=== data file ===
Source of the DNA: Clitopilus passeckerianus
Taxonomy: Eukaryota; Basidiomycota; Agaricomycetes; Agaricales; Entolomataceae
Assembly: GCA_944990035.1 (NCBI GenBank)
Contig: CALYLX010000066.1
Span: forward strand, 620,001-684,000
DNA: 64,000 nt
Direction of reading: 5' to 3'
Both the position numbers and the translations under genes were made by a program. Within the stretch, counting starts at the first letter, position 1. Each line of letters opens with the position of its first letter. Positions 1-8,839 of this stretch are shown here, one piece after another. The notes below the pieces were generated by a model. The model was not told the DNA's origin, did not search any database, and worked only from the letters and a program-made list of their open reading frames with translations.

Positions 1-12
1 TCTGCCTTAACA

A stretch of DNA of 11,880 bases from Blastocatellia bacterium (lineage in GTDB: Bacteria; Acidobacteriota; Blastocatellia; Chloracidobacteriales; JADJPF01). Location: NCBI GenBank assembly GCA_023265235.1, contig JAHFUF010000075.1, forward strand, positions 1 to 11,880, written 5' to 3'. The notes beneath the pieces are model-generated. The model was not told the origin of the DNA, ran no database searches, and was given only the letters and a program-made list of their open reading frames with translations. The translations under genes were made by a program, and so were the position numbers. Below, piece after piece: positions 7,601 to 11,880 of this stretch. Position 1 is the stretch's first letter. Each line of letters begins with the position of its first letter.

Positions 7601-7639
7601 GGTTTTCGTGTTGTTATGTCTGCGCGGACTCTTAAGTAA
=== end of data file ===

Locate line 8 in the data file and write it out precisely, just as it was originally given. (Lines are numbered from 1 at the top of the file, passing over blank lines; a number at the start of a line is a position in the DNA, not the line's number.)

Both the position numbers and the translations under genes were made by a program. Within the stretch, counting starts at the first letter, position 1. Each line of letters opens with the position of its first letter. Positions 1-8,839 of this stretch are shown here, one piece after another. The notes below the pieces were generated by a model. The model was not told the DNA's origin, did not search any database, and worked only from the letters and a program-made list of their open reading frames with translations.